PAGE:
Raleigh, North Carolina
Juan Williams speech postponed Inclement weather delays celebration. Chelsey Francis News Editor
Because of the inclement weather that hit Raleigh Monday afternoon, posing problems for travel, the annual Dr. Martin Luther King, Jr. Campus commemoration has been postponed. The event was supposed to feature political analyst and author Juan Williams as the keynote speaker. The event is organized by N.C. State’s African-American Cultural Center. As of Wednesday afternoon, the new date for the event has not been finalized. Williams’ presentation was supposed to be entitled, “American Leadership: Stories of Inspiration and Power Behind Proven Lead-
ers.” Williams is the author of Thurgood Marshall: American Revolutionary and Eyes on the Prize: America’s Civil Rights Years, 1954-1965. Williams also hosts America’s Black Forum, a syndicated weekly news program. He is also a regular panelist on Fox News Sunday and is a political analyst for Fox News. Williams graduated Haverford College. He received a B.A. in philosophy in 1976. Currently, Williams sits on a number of boards, including the Haverford College Board of Trustees, the Aspen Institute of Communications and Society Program, Washington Journalism Center and the New York Civil Rights Coalition. According to the African American Cultural Center, Williams also worked for National Public Radio.
Heather Blackwell, a senior in enviromental design in architecture, walks by recently closed Hillsborough Street restaurant Sylvia's Pizza on Wednesday. Sylvia's Pizza is one of several Hillsborough Street businesses that have closed in recent months. "I'm surprised it closed," Blackwell said.
Businesses close, landscape shifting on Hillsborough Pair of businesses shut down over winter break; Hotfox to replace Sylvia’s Pizza.
that happens in business. The owners had different things they wanted to do in life.” “The pair of closings was unfortunate, but part of Hillsborough Street’s Elise Heglar continuing evolution,” Murison said. Staff Writer “It’s pretty natural for a business community to evolve, with some busiTwo local businesses on Hillsbor- nesses phasing out and new busiough Street are no more, as of this nesses opening up every now and month. Sylvia’s Pizza and Go Paks then. Sylvia’s and Go Pak were stable Convenience Store businesses on the have officially closed Hillsborough Street down for good. The w it h dedicated t wo businesses customer service.” closed without much Still, students were advance notice. sad to see Sylvia’s When told of the and Go Paks go. closings, Michael Luisa Gomez, a Gregory, a junior in senior in biological biological sciences, sciences, said, “I do said, “Oh wow. It’s not stay on campus, Michael Gregory, a junior in terrible that local but I did visit Sylvia’s biological sciences businesses on Hillspizza, and I felt the borough Street, espefood was good.” cially the ones that cater to the student “I visited the Go Pak store for a Tneeds, are closed down.” shirt or an occasional snack,” Gregory Hillsborough Street community said. organizers chalked up the closings to Alan Lovette, who owns Melvin’s cyclical factors. and 5 O’Clock Sports Bar on HillsJeff Murison, the executive direc- borough Street, said he believes the tor for the Hillsborough Street Com- businesses may have never recovered munity Service Corporation, said, from the loss of business during con“I found out late last year about the struction work. Hillsborough Street closings. My understanding is that was undergoing renovations for about they closed due to the natural cycle a year that caused many businesses to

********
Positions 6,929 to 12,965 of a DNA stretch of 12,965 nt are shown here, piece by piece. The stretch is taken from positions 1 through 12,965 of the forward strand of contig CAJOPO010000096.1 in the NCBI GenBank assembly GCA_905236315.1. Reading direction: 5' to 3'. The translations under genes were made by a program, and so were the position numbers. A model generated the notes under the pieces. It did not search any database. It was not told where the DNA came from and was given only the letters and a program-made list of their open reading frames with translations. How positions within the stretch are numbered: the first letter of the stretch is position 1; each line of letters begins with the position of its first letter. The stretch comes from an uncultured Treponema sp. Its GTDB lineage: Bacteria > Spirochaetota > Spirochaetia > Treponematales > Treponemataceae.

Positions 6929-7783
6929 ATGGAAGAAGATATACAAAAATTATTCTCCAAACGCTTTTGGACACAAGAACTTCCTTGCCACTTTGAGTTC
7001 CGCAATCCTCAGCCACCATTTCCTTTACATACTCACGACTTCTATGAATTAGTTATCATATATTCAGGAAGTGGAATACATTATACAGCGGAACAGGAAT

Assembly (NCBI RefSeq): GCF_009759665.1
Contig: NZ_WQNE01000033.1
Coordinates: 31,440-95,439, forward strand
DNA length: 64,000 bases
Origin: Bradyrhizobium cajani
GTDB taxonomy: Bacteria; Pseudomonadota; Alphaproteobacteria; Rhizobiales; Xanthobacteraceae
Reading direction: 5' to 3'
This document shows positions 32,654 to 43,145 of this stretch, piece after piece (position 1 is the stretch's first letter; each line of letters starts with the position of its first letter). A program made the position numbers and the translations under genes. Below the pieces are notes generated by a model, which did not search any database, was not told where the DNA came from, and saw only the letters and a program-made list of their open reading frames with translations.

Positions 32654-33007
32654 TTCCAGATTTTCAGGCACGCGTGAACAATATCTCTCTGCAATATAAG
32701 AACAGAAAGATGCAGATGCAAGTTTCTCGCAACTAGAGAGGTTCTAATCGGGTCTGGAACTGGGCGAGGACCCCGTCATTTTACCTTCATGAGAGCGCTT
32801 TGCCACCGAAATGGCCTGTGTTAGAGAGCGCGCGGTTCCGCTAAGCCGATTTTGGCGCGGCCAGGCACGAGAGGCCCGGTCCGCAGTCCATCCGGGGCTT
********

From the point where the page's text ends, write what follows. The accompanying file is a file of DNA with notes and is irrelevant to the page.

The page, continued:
“I visited the Go Paks store for a T-shirt or an occasional snack.”
lose money. “Some people just haven’t really gotten back to normal yet. Students got into the habit of going somewhere else while the construction was going on, and they haven’t transitioned back to Hillsborough yet,” Lovette said. There was no real advertising about the businesses closing. Most people did not hear about the closings until directly before they happened, according to Murison. “Those were great staples to Hillsborough and were well-liked. There’s never much excitement about businesses closing, not the way there would be if we were talking about new businesses opening,” Murison said. There is already talk of a new business to replace Sylvia’s, according to Murison. A local business called Hotfox Pizza will be opening later this year. Hotfox will offer pizza, breadsticks, salad and beer on its menu. “It’s a very urban, social and engaging environment,” Murison said of Hotfox. “It’ ll cater both to the residents around the Hillsborough St reet as wel l as t he student communit y f rom N.C. State.” The construction project on Hillsborough Street officially ended in August. Since then, Hillsborough Street has